The program shows the connection between careers and academics, allowing students to learn by “shadowing” experts in the workforce. A press release from the chamber stated that it also establishes “community partnerships between schools and businesses that enhance the educational experience of all students and introduces students to the requirements of professions and industries to help them prepare to join the workforce.”
“It was just a great day for everybody out there. I would really like to thank the business community, the great partnership we have with the Walker County Center of Technology, Bevill State, and the city and county schools,” Lewis said. “This year we were able to place more students in the workforce than we’ve ever done. That’s always been our intentions and our goal, to get as many students in the workforce where those businesses could shadow those students for half a day. We were very excited; it was an outstanding day.”
Students visited numerous area businesses, companies and departments, including the Jasper police and fire departments, Bevill State Community College in Sumiton and even the Daily Mountain Eagle, just to name a few out of the more than 50 that participated.
Patrolman Richard Blake Stockman and Sgt. Det. Chuck Henderson of the Jasper Police Department spoke with approximately 20 students from county and city schools Friday morning. The two displayed special gear and equipment officers use on a daily basis. They also allowed students to try on new inmate uniforms and gave them a tour of the station.
“We’re just trying to show the kids a little bit of what it’s like to actually be a police officer and show them what the everyday jobs are, show them all the cool equipment we get to work with and things like that,” Stockman said. “It really kind of shows the kids what police officers are really like instead of maybe the idea [stereotype] that they may get from other kids. It shows them what we deal with every day.”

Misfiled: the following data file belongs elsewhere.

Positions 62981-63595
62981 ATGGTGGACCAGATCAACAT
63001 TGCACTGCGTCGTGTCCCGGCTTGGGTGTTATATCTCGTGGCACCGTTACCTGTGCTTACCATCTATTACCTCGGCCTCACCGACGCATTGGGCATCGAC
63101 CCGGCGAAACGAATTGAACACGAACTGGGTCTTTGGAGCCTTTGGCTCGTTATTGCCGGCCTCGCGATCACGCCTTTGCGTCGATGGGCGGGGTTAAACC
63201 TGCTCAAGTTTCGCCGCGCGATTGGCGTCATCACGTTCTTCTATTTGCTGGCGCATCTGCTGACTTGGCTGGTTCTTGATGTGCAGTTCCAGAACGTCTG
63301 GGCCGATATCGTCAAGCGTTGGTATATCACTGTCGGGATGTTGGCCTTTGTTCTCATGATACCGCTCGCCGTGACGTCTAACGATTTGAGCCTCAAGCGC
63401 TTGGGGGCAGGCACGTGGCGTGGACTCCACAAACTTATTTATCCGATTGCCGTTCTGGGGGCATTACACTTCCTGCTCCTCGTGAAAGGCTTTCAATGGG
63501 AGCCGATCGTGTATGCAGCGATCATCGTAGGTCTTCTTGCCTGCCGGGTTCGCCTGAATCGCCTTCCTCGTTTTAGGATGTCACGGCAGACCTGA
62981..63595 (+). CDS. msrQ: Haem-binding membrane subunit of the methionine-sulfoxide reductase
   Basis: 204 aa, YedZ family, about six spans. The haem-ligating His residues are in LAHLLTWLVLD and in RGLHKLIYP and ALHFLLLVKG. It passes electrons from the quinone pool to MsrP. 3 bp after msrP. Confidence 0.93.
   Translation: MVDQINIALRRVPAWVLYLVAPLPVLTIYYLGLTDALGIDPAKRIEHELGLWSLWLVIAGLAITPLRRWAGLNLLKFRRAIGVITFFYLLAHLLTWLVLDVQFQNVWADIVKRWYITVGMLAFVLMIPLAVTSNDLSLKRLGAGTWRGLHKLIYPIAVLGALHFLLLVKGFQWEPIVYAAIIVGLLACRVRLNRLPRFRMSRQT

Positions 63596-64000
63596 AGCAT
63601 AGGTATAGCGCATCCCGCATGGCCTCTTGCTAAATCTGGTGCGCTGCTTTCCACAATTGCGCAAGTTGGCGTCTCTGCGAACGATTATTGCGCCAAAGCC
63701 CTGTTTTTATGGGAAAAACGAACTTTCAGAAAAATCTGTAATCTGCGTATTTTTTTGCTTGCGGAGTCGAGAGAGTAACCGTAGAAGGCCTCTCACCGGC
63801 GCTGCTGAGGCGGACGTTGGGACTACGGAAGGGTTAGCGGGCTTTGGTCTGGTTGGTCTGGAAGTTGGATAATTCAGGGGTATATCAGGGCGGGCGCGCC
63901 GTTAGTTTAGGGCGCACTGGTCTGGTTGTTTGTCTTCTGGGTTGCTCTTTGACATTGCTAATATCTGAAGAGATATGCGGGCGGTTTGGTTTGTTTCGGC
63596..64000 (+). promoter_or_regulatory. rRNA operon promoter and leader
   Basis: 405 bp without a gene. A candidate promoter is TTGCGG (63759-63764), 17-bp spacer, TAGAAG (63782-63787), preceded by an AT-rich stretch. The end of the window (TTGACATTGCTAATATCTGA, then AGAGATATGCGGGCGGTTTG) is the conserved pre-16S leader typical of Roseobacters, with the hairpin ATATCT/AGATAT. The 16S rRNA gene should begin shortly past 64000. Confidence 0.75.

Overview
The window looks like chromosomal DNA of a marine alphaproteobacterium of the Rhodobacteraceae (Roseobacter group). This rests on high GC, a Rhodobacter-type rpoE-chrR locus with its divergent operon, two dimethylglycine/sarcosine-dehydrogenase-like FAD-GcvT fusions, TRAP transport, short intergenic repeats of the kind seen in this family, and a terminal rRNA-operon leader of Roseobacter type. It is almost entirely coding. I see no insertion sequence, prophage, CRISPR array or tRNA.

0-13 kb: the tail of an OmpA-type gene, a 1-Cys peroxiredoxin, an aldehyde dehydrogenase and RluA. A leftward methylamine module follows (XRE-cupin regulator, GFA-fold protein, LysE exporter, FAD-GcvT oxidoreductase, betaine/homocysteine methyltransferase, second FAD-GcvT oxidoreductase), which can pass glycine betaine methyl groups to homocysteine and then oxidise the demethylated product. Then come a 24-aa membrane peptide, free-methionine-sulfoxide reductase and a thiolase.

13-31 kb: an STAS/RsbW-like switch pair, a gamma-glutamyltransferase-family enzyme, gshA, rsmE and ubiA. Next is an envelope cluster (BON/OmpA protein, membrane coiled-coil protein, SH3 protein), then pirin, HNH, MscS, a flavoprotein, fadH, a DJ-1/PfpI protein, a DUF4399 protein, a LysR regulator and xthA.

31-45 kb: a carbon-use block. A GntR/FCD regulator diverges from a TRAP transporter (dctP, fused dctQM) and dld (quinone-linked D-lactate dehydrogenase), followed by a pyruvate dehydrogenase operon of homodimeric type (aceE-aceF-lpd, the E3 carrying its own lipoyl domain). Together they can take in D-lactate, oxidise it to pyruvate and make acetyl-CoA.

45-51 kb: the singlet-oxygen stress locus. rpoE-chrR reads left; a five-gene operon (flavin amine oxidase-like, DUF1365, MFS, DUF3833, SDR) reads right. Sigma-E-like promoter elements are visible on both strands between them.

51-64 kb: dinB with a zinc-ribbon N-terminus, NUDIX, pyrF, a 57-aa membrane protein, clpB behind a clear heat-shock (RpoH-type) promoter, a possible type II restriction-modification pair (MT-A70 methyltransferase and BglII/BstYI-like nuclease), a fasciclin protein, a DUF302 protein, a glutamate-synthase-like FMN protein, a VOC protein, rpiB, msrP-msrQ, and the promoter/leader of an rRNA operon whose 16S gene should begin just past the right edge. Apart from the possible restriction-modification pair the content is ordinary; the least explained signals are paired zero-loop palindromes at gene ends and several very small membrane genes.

Cordova High School ninth grader Marianne Westbrook said law enforcement is something she might be interested in one day.
“It’s different. It’s cool to learn something new,” Westbrook said. “Checking out the different jail cells” is what she enjoyed the most about her experience Friday.
Arriving at Jasper’s downtown fire station, teenagers watched as firefighters demonstrated the proper way to handle a hose and operate different equipment within the station and on the fire trucks.
Capt. David Lockhart, who has more than 17 years of experience with the Jasper Fire Department, said the job shadowing program is very beneficial for students in the area because it gives them an idea of what’s out there in the workforce.
“We do this every year for the schools. We have the kids come down from the schools, and we show them a little bit of what we do on a daily basis. We tell them about what we have to do to go to school to be a firefighter,” Lockhart said. “We let them try on some of our equipment; we show them the equipment on the trucks and how we use it. We just try to convince them if they haven’t got a career of what they’re wanting to do, that the fire service is something they may want to look at doing.